As society, I think we ought to go back to basics. We are the society that makes the rules and we can change them – although pop culture has the greater say when we allow it. If we all, individually, place less emphasis on people’s outward appearance and choose to focus on their other qualities, then collectively, we can change the world. After all, it’s the invisible and intangible qualities of warmth, love, kindness, patience, friendliness, meekness, sweetness, consideration that make the world go round. These are precious and noticeable regardless of a person’s physical appearance, so why not place more emphasis on them?

We also have to teach ourselves self acceptance, and pass that culture on to the next generation. We need to relearn that it is alright to have a fat nose, chubby cheeks, course hair, short legs and whatever else people are trying to change about themselves.

We need to remind ourselves that as long as you love who you are, the world will follow suit. If you appreciate yourself, so will everyone else. Yes, people may tease you at first, but guess what? They’ll soon get used to your features and life goes on! Come to think of it, people are generally too busy getting on with their lives to care about whether your nose is pinched or your bra size is a 38! Besides, the world’s most good looking and richest people are not necessarily the happiest.

Above all, though, we need to come to terms with the reality that there is more to a person than their outward appearance and that real beauty stems from deep within an individual. Instead of spending huge sums of money transforming the appearance, why not divert those funds towards a worthy cause, spend time in introspection and change the inside because ultimately, that is where real beauty lies. Sipho Gumede’s jazz track “Peacocks today, feather dusters tomorrow,” should remind us that outward beauty fades and in the end, people will remember your intangible qualities that made a difference to their lives!

[1] http://en.wikipedia.org/wiki/Narcissism [2] http://www.narcissismfree.com/what-is-narcissism.php [3] http://www.ivyjoy.com/fables/snowwhite.html [4] http://www.azcentral.com/families/articles/0113fairytale13-CR.html?&wired [5] http://www.drphil.com/articles/article/121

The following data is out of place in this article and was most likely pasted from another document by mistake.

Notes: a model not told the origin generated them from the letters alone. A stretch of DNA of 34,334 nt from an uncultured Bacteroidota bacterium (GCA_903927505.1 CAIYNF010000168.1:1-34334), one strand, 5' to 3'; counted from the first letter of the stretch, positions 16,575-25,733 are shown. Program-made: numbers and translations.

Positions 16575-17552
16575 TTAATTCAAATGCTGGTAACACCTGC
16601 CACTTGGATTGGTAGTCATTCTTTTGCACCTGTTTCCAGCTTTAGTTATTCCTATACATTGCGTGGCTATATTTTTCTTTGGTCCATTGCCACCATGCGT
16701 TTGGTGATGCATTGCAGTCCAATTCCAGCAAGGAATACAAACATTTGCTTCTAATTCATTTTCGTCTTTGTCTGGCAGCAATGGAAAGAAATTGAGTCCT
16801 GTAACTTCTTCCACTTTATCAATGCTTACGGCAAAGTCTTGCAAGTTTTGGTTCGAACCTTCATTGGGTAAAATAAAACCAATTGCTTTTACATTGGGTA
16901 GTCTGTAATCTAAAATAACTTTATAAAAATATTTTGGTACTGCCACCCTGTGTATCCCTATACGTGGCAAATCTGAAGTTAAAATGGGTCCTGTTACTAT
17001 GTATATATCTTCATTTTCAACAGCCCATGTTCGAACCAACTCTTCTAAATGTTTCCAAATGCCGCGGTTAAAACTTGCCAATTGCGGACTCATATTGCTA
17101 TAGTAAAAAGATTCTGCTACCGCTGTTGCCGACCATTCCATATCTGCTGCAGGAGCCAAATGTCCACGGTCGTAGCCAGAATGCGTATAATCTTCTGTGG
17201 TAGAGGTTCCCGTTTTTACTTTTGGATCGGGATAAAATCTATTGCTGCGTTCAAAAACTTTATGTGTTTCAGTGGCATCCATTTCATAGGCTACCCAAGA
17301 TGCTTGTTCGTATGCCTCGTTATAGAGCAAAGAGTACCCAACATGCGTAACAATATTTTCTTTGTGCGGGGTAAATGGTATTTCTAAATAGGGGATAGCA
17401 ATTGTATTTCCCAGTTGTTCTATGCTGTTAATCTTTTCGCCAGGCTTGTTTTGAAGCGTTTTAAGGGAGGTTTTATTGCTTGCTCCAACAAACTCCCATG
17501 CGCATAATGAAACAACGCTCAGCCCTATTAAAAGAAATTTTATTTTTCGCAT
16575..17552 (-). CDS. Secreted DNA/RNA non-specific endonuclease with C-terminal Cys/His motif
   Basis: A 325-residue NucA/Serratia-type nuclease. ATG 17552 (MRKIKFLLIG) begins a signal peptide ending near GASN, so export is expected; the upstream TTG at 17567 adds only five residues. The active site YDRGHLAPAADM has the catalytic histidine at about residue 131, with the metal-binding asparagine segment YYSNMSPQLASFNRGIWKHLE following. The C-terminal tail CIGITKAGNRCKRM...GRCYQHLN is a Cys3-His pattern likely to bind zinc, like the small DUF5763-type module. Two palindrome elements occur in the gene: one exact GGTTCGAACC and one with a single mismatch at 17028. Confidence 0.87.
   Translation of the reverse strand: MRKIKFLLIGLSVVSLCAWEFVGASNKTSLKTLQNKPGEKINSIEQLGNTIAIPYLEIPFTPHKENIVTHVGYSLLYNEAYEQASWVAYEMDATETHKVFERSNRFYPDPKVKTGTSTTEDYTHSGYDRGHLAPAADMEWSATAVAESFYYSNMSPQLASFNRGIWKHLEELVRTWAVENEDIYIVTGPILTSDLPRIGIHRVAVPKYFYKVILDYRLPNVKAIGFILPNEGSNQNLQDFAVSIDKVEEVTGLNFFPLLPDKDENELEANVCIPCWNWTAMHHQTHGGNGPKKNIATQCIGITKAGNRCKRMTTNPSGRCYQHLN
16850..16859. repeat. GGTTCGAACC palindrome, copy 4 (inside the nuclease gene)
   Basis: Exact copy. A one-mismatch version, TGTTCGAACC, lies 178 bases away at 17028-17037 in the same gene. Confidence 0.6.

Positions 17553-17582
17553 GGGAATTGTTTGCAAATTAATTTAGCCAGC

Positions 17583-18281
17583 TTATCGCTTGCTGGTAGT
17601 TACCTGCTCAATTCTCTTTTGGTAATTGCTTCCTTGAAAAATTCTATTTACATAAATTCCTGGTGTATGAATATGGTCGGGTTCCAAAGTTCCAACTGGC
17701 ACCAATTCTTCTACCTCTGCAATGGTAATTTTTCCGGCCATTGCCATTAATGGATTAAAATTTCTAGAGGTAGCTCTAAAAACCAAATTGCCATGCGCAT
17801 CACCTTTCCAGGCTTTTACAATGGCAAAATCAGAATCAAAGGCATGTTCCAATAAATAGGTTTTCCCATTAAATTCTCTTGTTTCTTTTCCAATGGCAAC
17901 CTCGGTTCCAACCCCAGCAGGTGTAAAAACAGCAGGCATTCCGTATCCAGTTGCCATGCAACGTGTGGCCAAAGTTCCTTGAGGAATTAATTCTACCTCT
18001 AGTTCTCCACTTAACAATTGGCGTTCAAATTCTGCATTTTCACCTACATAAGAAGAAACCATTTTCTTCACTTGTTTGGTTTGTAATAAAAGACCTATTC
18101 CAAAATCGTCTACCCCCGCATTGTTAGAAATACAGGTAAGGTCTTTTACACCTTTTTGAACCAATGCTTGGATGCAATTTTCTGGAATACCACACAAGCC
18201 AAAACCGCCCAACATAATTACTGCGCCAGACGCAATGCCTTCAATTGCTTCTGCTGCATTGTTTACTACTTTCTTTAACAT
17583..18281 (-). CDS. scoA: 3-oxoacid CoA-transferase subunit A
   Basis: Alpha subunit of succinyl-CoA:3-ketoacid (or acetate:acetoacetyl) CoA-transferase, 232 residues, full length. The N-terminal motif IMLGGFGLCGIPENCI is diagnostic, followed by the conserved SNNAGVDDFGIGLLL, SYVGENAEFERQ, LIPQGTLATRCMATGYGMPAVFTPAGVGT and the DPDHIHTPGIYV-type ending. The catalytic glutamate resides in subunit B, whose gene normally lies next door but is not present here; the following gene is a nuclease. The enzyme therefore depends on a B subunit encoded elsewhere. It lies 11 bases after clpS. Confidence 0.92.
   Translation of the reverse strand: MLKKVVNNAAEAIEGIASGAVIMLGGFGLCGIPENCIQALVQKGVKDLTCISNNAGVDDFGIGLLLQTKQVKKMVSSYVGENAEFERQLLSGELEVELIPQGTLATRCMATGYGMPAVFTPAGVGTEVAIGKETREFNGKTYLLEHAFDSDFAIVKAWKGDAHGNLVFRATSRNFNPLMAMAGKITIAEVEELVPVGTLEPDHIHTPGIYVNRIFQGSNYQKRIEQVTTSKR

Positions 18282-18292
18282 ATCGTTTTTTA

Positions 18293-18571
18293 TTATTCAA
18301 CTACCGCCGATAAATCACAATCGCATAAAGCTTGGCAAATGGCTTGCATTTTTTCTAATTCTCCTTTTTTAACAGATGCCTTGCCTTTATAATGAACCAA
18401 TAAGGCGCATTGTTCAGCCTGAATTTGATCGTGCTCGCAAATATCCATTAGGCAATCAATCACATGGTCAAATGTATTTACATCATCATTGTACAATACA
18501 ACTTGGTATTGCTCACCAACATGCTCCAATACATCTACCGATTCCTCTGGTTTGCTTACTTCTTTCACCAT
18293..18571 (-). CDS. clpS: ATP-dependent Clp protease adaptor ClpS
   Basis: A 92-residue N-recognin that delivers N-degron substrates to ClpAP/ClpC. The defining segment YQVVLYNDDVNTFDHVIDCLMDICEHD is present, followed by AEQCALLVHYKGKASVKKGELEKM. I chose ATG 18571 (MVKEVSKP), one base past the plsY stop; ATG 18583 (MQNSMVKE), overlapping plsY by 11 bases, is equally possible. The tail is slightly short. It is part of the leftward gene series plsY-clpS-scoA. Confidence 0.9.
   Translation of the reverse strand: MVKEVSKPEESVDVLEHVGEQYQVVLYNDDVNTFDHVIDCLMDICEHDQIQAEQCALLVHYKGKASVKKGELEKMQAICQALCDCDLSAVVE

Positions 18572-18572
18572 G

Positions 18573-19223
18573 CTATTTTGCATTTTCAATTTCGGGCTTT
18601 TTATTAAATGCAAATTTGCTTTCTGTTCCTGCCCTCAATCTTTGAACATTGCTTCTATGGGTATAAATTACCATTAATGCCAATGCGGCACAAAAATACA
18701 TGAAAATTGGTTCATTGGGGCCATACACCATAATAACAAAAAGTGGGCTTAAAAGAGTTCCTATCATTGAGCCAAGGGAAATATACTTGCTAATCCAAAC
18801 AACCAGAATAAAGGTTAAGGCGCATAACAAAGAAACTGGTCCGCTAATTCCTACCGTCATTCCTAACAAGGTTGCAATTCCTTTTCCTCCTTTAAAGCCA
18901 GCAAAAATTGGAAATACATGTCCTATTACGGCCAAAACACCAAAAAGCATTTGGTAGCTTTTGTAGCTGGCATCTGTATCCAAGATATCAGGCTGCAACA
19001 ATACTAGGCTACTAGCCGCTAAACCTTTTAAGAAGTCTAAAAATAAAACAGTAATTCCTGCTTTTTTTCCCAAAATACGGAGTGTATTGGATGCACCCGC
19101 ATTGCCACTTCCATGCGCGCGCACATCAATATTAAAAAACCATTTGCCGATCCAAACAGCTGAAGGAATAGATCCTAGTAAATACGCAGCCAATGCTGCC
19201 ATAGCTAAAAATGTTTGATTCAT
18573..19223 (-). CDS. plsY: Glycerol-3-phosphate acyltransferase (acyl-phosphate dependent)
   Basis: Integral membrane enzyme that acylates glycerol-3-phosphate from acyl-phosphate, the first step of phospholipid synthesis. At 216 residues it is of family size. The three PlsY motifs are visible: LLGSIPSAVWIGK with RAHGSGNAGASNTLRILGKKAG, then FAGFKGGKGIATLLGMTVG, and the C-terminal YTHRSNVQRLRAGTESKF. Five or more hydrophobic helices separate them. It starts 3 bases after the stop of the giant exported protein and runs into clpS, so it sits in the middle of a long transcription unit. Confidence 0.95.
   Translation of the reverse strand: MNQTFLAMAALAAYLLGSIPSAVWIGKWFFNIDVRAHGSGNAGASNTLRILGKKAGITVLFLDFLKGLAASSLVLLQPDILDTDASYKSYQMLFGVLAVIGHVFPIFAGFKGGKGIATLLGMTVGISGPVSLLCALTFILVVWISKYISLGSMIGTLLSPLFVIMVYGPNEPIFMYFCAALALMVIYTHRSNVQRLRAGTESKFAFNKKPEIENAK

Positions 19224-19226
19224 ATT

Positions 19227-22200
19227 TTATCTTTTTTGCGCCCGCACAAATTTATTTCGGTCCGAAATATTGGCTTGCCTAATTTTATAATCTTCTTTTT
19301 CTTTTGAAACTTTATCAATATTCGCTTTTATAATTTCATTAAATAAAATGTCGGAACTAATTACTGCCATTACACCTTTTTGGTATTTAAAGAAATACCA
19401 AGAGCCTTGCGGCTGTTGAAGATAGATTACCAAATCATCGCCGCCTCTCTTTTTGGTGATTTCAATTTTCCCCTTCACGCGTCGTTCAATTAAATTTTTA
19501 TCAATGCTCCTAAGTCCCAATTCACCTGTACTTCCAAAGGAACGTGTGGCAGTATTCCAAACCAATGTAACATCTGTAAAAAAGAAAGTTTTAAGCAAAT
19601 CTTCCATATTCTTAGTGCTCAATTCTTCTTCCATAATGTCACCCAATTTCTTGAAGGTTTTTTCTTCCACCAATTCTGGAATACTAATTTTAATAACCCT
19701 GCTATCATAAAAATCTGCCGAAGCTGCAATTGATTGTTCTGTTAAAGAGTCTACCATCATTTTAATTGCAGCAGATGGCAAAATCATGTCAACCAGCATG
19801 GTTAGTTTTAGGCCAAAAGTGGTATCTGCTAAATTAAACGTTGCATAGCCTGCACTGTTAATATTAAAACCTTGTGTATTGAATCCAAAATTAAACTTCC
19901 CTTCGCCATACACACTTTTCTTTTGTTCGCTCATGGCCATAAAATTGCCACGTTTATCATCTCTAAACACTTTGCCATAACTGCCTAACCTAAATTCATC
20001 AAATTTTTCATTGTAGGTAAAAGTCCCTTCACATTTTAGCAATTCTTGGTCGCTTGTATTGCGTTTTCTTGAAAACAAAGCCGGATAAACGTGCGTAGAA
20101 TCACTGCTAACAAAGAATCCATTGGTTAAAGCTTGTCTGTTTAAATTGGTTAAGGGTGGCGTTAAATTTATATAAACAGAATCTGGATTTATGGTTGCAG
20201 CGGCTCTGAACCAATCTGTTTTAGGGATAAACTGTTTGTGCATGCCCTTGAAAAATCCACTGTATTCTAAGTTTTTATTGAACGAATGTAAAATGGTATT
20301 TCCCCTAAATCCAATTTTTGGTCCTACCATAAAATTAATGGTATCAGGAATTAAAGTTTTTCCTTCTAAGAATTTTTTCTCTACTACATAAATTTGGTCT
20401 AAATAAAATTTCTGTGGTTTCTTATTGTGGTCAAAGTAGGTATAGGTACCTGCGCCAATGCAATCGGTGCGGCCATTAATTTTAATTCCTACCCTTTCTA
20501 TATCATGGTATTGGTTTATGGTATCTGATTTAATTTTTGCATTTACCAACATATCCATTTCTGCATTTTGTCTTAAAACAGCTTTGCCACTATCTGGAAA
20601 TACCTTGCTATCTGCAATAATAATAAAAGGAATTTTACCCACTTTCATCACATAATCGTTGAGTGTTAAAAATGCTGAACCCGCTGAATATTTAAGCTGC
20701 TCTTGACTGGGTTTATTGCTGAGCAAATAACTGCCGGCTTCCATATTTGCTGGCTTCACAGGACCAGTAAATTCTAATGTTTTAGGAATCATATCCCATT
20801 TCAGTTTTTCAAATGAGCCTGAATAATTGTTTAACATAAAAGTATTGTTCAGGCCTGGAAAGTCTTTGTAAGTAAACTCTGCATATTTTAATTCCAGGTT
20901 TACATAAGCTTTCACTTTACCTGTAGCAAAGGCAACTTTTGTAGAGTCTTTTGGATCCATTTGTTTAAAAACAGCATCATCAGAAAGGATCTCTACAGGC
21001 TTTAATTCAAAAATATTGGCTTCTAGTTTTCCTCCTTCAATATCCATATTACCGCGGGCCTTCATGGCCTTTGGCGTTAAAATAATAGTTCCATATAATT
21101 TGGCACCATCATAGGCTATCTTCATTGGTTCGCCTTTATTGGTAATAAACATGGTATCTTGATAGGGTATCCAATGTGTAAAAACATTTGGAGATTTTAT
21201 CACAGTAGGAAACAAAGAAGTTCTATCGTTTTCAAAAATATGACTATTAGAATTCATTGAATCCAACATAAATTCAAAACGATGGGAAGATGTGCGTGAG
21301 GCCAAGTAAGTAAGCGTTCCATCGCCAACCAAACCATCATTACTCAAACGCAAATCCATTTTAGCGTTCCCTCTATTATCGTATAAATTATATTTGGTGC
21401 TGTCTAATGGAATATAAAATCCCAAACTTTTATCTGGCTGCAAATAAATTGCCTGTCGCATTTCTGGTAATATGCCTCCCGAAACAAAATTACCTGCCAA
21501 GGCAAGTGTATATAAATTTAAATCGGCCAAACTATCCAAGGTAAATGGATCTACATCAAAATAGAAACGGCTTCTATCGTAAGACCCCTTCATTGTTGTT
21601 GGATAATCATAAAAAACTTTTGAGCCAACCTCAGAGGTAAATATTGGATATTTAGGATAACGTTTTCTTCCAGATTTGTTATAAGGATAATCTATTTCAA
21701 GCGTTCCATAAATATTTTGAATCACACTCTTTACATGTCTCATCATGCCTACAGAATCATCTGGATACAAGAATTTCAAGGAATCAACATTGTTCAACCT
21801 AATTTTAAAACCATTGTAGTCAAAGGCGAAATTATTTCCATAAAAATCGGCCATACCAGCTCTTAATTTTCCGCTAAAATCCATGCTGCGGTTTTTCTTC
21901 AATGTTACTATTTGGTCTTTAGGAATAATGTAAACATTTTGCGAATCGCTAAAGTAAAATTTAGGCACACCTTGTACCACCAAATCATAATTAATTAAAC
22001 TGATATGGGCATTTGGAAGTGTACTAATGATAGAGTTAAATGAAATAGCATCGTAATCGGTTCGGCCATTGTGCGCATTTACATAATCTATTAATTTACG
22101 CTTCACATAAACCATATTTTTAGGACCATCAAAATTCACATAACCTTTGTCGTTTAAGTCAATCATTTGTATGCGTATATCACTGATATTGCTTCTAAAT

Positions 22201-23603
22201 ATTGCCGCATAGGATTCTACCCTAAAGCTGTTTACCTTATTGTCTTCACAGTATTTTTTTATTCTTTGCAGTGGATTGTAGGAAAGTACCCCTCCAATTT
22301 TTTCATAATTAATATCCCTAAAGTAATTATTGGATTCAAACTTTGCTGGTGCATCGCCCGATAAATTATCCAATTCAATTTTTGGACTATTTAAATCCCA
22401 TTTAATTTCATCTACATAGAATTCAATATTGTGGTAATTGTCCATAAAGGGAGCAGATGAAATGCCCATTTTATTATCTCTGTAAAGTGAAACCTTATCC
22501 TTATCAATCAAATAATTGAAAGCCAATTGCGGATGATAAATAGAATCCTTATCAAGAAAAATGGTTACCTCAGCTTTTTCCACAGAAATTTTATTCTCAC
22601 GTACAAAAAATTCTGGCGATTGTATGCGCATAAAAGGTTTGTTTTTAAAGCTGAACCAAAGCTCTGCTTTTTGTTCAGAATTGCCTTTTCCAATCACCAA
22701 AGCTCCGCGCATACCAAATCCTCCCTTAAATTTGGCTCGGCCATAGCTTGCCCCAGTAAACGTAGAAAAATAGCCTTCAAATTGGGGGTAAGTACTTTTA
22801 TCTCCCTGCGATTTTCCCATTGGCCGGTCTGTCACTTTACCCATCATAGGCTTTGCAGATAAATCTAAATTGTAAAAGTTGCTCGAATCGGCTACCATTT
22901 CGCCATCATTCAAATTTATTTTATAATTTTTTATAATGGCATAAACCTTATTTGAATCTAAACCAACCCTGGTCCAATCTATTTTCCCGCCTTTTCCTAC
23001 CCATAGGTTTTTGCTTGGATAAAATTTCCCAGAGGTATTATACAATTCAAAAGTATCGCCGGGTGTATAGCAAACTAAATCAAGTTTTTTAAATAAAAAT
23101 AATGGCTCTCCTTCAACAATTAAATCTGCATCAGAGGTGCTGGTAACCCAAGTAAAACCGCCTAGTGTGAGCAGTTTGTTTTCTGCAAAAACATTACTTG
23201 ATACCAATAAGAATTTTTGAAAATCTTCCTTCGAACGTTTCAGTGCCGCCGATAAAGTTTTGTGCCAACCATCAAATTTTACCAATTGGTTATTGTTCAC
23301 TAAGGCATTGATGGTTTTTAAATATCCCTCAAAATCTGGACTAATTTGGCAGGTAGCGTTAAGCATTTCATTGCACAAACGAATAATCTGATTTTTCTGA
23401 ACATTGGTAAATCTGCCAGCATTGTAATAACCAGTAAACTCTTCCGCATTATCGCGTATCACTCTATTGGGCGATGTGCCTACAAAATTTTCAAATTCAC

Comments 3

Log in or register to post comments
  • Rumbidzai Dube
    Oct 22, 2011
    Oct 22, 2011

    You hit the nail on the head. I know we justify putting on makeup and getting synthetic hairstyles as ways of enhancing our beauty but when you stop feeling beautiful because you have neither then that is a chronic disorder which you have aptly described here as obsession with the outward self. As women we must be able to define who we are and define our own beauty in our own eyes and not let the eyes of others dictate what makes us worthy. This is a great post Matilda.Thanks for the gentle but firm reminder that we must value ourselves the way we are, more so nirturing our inner beauty than the outward person.

  • Shaheen S Dhanji
    Oct 22, 2011
    Oct 22, 2011

    Dear Matilda,

    Gosh! We must have been on same chocolate or something -- I have written similar article as yours! Check my journal hen you get time! Kudos to us -- lol.

    On a serious note, I could not agree more with you! Time we wrote our own ancestral stories for our kids and the generations to come -- especially African stories, 'our' stories not ones from colonial version of "beauty".

    If you want, reach me at: monsuun_communications@yahoo.ca

    Regards, Shaheen Sultan Dhanji

  • Sahra Ahmed Koshin
    Oct 24, 2011
    Oct 24, 2011

    What a beautifully written piece. You wrote about an important topic in a beautiful way. Thank you!